New York's Alex Morris reflects on the life of her friend, acclaimed Irish author and journalist Nuala O'Faolain, who died of lung cancer last Friday night at age 68.
A well-known opinion writer for the Irish Times, Nuala became an international celebrity in 1996 after the publication of her memoir Are You Somebody? — a trenchant depiction of Irish misogyny and her bleak, impoverished childhood as the child of an alcoholic mother and distant father — became a rallying call for second-wave feminists and social reform. It was followed by a novel, My Dream of You, a historical biography, and a follow-up memoir, Almost There, which she was working on when I met her six years ago in the lobby of Penguin, her American publisher. She was a busty, middle-aged woman with a brogue, waiting in sensible shoes. I was an editorial assistant, just out of college, fresh from a thesis on Irish literature, and naturally smitten — one of the legion of fans who responded to her uncompromising prose. One of my tasks was to forward fan mail to the authors we worked with. No one got more mail than Nuala.
Though Nuala’s own insecurity is a recurring character in her books, in person she was a woman who elbowed convention, and even sometimes nicety, aside in order to clear space for her formidable spirit. She could be needy, once calling from a writers’ retreat in New England to bemoan the cold and the dark. She could be difficult, eschew editorial suggestions, plead writer’s block. She was the only author I worked with who refused to have an agent, preferring to go it alone. But the brutal honesty her readers confronted and celebrated in her works was apparent in her daily interactions and underscored the frequency of her warmth and generosity. Strapped by the penury of an editorial assistant’s salary, I lived for a year in an apartment she owned in the West Village — a lovely, lofty place, all hardwood floors and diffuse sunlight — for which she charged me a mere pittance of the rent she could have gotten from anyone else. (Nuala had in recent years adopted New York as her home but spent most of her time at her boyfriend's house in Brooklyn.) She invited me to her private writing retreat, a cottage in County Clare. On my last day at Penguin, she fluttered into the office with breathy words of encouragement and a bottle of good Champagne.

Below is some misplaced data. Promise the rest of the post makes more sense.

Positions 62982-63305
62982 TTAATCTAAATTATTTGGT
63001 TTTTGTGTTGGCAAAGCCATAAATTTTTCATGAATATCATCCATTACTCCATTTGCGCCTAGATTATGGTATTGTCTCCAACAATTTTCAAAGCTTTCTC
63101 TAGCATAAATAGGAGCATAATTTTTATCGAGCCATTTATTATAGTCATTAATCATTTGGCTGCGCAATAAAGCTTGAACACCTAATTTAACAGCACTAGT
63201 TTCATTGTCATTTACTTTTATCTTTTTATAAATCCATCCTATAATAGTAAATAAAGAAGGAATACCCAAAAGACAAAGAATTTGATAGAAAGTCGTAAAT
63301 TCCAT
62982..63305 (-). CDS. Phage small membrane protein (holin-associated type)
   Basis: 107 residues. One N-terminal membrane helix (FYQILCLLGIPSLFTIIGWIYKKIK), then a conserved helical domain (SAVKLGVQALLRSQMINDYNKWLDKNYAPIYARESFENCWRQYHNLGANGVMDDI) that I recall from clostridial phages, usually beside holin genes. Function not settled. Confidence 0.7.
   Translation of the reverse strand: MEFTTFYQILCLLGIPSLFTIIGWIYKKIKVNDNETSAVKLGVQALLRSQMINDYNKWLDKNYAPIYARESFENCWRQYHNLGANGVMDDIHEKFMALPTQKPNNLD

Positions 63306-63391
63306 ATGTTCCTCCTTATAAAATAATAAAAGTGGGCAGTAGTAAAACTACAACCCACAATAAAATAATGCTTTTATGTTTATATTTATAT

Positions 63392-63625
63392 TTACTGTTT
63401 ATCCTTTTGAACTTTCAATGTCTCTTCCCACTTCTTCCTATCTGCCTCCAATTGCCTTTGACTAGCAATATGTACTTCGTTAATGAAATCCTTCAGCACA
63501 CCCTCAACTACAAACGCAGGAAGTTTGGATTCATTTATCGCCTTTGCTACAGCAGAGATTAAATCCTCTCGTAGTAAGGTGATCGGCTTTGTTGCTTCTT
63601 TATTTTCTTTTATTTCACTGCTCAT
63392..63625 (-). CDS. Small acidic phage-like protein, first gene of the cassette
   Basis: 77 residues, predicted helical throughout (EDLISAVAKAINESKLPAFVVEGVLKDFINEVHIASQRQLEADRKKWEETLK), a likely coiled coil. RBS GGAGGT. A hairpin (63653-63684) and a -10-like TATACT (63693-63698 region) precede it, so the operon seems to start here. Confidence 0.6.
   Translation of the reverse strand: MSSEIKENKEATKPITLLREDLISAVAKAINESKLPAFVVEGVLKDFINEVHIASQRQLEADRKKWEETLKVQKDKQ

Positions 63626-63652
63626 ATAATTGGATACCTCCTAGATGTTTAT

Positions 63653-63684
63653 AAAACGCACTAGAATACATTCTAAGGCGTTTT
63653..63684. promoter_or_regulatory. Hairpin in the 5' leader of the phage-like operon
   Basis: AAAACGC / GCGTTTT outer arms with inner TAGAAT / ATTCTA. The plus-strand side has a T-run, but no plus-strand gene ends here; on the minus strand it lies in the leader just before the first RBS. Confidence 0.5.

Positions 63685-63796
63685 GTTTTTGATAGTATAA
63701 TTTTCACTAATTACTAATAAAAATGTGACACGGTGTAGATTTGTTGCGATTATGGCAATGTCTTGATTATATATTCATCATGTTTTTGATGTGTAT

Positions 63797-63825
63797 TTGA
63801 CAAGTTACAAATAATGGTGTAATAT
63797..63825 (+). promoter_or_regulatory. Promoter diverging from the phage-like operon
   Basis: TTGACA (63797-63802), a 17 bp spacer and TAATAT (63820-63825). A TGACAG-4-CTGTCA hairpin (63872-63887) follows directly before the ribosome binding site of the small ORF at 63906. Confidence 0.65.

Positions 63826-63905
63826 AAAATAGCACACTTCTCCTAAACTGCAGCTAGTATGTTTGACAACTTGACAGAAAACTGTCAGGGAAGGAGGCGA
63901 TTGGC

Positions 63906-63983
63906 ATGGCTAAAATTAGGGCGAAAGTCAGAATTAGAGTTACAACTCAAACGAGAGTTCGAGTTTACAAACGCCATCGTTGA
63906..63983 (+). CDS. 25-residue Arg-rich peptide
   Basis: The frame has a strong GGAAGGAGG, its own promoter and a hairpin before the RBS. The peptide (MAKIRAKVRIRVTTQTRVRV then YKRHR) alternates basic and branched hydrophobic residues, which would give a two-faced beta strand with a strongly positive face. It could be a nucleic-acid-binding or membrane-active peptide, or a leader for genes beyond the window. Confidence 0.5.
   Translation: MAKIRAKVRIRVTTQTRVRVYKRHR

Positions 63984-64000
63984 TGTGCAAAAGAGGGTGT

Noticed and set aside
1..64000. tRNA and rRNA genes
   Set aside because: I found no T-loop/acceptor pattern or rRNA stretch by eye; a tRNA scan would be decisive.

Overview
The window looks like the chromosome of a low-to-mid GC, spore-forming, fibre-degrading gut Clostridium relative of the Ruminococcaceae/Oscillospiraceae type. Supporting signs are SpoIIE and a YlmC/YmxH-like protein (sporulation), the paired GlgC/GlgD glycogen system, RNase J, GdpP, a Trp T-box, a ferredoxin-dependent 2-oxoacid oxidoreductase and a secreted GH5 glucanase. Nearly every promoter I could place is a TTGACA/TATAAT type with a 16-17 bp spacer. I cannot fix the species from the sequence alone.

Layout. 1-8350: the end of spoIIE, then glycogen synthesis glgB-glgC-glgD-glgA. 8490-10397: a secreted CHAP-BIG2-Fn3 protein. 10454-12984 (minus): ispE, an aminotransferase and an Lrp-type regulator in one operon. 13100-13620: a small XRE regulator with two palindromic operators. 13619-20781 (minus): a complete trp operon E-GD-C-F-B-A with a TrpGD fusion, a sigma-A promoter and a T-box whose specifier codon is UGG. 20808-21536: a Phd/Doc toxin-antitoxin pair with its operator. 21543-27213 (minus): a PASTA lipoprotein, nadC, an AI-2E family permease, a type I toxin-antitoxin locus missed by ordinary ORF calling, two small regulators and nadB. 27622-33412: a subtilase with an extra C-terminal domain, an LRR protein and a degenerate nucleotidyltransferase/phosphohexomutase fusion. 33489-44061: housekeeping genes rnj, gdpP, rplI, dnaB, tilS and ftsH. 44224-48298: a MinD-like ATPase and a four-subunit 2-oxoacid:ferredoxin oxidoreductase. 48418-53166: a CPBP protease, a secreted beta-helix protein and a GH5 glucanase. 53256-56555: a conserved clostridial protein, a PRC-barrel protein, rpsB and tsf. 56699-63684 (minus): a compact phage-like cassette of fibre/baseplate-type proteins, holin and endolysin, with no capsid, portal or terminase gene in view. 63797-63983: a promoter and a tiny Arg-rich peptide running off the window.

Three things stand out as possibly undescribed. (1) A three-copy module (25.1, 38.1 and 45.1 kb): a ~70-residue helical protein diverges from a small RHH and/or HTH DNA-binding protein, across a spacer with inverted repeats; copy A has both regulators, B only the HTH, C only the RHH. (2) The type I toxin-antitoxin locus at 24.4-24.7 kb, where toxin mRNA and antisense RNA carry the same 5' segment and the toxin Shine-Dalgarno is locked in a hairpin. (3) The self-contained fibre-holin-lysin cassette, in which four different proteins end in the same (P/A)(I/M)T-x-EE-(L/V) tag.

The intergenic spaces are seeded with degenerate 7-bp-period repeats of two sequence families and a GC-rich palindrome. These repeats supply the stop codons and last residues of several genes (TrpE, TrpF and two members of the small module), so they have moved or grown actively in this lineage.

Her health declined rapidly. She was diagnosed with cancer in late winter of this year. By this month, she could no longer concentrate enough to read a novel. She left New York and returned to Ireland, her approach to death as unsentimental as her approach to life, and with her characteristic grace. “My life burned inside me,” she wrote in the introduction to Are You Somebody? “Even such as it was, it was the only record of me, and it was my only creation, and something in me would not accept that it was insignificant.” —Alex Morris